Using the I-R-A-C Structure answer the following questions First…

Using the I-R-A-C Structure answer the following questions
First read:
Recently, an energy drink company called Nuklear Energy released a new beverage called “Nuklear Meltdown Blast.” Upon its release, “Nuklear Meltdown Blast” stirred some national controversy about consumer safety due to its purportedly high sugar and caffeine content. In response to the controversy, Congress passed an amendment to the Nuclear Power Act (over a presidential veto) that inexplicably directed the Office of Nuclear Energy (ONE), an agency housed under the umbrella of the Department of Energy, to “tackle the Nuklear Energy problem by any means necessary.” Congress gave no other directive in the new law regarding how or why ONE was to accomplish its new task. Generally, the ONE is statutorily empowered under the Nuclear Power Act to improve the safety, cost, security, and efficiency of nuclear power plants and nuclear energy generation in the United States, while the regulation of food and drink safety has historically been left to agencies with relevant expertise like the Food and Drug Administration. The ONE is authorized to issue heavy fines against any nuclear power generating company that does not comply with safety standards and other regulations to ensure optimal nuclear energy generation. To “tackle the Nuklear Energy problem,” ONE finalized a regulation
Questions:
Which of the following analysis paragraphs best utilizes the facts of the scenario and appropriately applies them to the rule at issue?
answer choices
A. While the Supreme Court of the United States has historically upheld very broad congressional delegations of regulatory power to administrative agencies, the “by any means necessary” language used in its intelligible principle to the ONE is seemingly limitless, and does not constrain the ONE in its regulatory objectives at all. In this case, Congress directed the ONE to “tackle the Nuklear Energy problem by any means necessary,” and provided no further guidance or purpose in regards to how or why the ONE should approach its regulatory directive. It is true that sugar and caffeine are subject to government regulation, but they are not illegal substances. The new ONE rule mandating that all caffeine and sugar be removed from “Nuklear Meltdown Blast” seems to be overbroad as no other beverage company is prohibited from including safe levels of sugar and/or caffeine in their products. The limitless nature of the delegation is truly apparent in the parts of the ONE rule that purport to impose exorbitant fines and draconian prison sentences on Nuklear Energy and its staff for failing to comply with the rule.
B. The Supreme Court of the United States has not found Congress to have violated the Non-Delegation Doctrine since the Hot Oil and Sick Chicken cases in the 1930’s. Based on the decades that have gone by since the Court has invalidated an intelligible principle for being too broad, Congress’s delegation of power in this case is likely constitutional.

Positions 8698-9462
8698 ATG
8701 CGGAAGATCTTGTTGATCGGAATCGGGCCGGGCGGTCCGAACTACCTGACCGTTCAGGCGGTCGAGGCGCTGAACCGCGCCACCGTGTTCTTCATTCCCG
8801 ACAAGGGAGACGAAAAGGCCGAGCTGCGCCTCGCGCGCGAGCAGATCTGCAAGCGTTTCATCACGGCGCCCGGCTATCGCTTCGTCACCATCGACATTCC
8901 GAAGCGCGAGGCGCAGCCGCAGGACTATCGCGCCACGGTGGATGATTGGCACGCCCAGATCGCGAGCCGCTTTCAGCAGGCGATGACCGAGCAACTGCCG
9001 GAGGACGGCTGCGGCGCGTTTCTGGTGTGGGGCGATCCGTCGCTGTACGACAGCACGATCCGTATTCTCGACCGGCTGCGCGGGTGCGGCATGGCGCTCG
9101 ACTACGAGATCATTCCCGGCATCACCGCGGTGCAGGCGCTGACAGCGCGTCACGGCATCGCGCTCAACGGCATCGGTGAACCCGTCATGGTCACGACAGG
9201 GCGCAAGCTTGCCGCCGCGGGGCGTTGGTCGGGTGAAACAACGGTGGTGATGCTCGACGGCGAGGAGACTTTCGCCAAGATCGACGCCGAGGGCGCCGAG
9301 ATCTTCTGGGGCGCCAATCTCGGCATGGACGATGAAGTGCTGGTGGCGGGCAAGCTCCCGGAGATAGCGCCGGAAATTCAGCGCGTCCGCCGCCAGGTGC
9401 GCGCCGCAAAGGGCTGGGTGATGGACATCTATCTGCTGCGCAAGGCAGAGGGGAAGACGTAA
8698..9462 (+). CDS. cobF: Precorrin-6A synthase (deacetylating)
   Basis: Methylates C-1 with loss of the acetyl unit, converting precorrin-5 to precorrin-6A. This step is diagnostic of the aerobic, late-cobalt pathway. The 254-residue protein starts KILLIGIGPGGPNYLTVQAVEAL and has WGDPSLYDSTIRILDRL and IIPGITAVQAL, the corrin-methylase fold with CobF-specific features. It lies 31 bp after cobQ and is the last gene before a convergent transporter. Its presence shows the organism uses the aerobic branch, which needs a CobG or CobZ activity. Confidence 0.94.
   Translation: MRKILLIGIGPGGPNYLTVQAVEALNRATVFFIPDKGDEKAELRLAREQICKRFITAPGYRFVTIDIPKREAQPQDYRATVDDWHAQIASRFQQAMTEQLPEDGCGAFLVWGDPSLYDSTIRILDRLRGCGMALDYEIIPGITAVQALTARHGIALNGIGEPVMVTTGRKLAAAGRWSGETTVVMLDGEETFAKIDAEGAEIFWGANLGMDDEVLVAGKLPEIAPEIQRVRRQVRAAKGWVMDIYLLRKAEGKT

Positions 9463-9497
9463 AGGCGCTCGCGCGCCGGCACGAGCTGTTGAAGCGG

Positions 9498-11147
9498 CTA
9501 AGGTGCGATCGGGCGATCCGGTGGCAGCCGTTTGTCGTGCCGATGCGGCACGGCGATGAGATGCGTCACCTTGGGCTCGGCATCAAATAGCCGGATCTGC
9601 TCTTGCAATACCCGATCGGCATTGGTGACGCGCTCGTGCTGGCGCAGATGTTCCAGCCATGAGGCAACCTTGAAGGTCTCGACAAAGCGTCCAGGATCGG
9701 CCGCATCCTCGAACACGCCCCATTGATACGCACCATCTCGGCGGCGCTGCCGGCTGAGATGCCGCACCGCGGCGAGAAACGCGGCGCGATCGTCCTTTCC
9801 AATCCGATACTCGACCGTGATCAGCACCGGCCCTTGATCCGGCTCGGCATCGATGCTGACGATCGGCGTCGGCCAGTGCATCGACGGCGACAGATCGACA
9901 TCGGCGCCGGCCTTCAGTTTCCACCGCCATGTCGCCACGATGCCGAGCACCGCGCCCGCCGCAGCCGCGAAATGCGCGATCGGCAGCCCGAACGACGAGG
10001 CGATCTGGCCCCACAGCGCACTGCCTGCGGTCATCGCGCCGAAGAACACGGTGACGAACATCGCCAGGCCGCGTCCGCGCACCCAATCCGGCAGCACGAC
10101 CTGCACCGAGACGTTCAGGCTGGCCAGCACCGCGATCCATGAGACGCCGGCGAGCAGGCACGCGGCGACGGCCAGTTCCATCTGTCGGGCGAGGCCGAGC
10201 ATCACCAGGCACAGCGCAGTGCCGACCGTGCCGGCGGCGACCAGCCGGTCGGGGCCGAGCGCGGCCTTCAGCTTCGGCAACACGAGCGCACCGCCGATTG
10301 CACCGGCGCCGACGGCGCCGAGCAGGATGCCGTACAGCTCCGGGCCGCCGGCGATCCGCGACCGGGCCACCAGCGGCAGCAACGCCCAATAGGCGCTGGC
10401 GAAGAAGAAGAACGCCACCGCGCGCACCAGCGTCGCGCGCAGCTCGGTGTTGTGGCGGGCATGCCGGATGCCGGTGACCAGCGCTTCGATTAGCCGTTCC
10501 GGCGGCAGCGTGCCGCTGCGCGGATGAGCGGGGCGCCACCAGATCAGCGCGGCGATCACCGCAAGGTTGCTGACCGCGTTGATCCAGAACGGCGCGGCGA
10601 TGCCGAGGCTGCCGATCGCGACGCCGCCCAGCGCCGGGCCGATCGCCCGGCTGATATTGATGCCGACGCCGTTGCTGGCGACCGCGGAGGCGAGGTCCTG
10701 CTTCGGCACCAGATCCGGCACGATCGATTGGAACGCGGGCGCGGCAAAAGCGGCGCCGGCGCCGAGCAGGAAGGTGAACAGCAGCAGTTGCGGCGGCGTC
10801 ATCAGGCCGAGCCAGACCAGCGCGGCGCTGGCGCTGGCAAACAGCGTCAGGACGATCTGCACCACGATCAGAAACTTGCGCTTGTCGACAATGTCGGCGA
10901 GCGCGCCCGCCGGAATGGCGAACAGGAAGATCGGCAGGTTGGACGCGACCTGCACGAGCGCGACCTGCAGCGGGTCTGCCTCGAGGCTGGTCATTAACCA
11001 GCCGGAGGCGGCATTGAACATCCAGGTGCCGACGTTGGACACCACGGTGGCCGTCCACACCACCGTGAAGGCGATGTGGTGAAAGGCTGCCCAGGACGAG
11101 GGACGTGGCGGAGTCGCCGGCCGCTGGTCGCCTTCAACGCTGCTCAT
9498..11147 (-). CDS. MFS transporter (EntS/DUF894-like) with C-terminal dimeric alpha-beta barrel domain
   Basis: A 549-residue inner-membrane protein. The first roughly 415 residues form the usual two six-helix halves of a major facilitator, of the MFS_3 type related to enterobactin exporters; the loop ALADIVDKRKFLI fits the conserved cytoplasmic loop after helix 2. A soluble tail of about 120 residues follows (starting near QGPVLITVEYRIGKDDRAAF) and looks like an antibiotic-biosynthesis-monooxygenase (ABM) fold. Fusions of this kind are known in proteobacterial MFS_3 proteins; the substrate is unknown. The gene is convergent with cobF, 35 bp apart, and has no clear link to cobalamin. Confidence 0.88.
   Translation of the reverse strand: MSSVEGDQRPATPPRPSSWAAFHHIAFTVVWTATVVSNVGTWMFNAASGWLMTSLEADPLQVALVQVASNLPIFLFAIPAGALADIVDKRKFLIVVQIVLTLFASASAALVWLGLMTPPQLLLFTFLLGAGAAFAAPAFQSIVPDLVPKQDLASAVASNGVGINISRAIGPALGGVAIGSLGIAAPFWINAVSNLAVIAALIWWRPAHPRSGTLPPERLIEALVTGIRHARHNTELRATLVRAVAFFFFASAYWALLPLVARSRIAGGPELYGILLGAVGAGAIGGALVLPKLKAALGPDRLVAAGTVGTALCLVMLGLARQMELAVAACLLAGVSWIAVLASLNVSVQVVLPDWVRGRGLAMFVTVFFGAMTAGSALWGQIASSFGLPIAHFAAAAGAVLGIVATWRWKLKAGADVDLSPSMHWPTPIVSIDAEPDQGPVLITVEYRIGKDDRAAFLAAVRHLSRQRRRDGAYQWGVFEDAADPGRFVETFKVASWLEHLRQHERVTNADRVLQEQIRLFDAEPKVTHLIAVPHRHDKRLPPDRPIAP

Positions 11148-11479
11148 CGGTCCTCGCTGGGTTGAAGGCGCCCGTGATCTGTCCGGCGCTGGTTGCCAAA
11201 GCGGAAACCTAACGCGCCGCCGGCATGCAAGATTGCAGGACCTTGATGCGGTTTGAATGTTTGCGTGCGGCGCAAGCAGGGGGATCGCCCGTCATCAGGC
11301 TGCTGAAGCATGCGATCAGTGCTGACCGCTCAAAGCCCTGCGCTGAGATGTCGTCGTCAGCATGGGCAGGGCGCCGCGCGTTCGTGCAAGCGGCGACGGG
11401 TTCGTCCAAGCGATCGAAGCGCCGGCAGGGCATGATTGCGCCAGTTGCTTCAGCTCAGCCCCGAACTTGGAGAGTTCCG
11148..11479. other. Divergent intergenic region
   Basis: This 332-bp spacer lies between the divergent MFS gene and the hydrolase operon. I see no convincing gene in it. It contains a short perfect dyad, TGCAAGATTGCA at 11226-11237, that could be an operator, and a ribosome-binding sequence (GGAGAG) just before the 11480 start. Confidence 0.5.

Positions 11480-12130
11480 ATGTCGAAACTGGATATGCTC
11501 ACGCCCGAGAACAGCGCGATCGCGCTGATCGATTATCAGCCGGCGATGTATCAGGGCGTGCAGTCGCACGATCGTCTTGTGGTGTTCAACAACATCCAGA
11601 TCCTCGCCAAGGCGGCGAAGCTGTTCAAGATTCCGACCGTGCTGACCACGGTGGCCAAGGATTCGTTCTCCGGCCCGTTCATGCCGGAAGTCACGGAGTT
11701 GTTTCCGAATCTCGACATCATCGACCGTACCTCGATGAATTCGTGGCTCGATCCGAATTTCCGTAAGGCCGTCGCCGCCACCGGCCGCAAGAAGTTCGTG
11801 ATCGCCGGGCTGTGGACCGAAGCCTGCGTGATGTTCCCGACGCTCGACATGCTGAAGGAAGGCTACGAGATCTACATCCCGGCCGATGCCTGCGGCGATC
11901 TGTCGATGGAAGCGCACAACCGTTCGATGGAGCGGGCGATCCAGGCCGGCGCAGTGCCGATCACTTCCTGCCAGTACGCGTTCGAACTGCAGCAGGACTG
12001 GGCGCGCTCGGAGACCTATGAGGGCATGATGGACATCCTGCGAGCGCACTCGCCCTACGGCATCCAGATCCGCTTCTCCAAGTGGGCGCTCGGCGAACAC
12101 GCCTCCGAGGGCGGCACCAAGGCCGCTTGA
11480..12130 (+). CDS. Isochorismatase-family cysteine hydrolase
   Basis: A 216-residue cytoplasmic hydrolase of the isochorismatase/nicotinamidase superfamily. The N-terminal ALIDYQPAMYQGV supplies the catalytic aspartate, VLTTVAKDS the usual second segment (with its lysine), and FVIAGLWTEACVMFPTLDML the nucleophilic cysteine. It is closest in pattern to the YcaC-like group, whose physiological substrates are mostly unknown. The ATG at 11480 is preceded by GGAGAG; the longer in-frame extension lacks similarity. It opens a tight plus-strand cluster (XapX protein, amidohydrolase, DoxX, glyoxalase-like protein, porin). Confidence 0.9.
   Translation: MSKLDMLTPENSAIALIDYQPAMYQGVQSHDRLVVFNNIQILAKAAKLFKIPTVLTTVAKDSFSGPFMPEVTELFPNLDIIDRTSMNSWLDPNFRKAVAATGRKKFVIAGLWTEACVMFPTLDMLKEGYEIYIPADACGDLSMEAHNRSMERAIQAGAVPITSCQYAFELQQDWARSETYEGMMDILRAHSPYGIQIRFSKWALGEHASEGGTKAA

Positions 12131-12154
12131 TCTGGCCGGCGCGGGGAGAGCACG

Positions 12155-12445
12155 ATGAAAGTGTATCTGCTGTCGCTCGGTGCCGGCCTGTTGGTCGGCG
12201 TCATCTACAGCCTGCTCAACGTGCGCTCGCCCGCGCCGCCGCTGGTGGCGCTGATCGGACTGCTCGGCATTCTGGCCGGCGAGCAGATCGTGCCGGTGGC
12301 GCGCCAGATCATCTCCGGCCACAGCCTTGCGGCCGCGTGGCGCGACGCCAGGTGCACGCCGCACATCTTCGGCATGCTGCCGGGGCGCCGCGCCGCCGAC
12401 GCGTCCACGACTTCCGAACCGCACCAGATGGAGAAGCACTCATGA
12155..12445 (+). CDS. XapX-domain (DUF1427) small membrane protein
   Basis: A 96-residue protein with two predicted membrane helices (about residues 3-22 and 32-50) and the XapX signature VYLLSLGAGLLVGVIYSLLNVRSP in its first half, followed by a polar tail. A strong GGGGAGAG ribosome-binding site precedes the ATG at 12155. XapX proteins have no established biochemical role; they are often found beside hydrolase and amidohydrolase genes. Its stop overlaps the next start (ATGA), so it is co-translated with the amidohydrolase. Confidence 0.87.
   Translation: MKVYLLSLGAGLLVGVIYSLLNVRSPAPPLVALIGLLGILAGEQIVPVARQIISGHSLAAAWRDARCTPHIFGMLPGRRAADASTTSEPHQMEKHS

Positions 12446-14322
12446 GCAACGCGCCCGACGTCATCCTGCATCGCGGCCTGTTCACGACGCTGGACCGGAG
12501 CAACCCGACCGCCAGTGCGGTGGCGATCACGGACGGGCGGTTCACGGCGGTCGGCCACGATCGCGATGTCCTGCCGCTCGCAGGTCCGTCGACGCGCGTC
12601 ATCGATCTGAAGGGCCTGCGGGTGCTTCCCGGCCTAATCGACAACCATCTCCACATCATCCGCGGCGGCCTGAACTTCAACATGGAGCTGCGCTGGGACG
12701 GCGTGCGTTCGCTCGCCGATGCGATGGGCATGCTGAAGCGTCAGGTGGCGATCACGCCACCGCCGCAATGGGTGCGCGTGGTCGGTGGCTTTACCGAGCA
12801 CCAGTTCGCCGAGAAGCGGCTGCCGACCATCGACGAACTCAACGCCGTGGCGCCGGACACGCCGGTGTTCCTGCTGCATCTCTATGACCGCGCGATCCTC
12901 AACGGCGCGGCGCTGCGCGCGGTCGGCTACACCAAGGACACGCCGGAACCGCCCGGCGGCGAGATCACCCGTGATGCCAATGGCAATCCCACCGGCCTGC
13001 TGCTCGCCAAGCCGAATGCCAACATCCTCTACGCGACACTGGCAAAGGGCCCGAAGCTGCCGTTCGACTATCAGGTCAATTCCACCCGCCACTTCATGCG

C. The powers given to ONE to regulate Nuklear Energy and its beverage products are perfectly congruous with its traditional authority to regulate U.S. power plants and nuclear energy generation in the interest of safety, cost, security, and efficiency. Nuclear power plants produce nuclear energy. The Nuklear Energy company produces beverages like “Nuklear Meltdown Blast” that also provide energy in a drink form. Congress has lawfully passed the Nuclear Power Act amendment over presidential veto, and energy regulation is important enough to allow ONE whatever tools it needs to keep Americans safe.
D. The $10 million dollar fine and the mandatory 20-year prison sentences for Nuklear Energy staff are unconstitutional. The per-can sold fine is exorbitant, and likely violates Eighth Amendment principles protecting people from the imposition of excessive fines. For example, if Nuklear Energy manages to pull most of the cans off shelves before the deadline, but happens to miss one store where just 100 cans are sold post-deadline, then the company would be subject to a $1 billion dollar fine. Similarly, the mandatory prison terms likely violate the Eighth Amendment’s prohibition against cruel and unusual punishment. The rule imposes strict liability on Nuklear Energy staff for the sale of even one can after the deadline. If one can is sold, then the rule appears to mandate that all Nuklear Energy staff will have to serve a 20-year prison sentence. As safe levels of caffeine and sugar are legal, and some staff would have not done anything wrong personally, the prison term seems cruel and unusual. Additionally, the rule seems to impose these 20-year prison terms without the constitutional protections of a trial.

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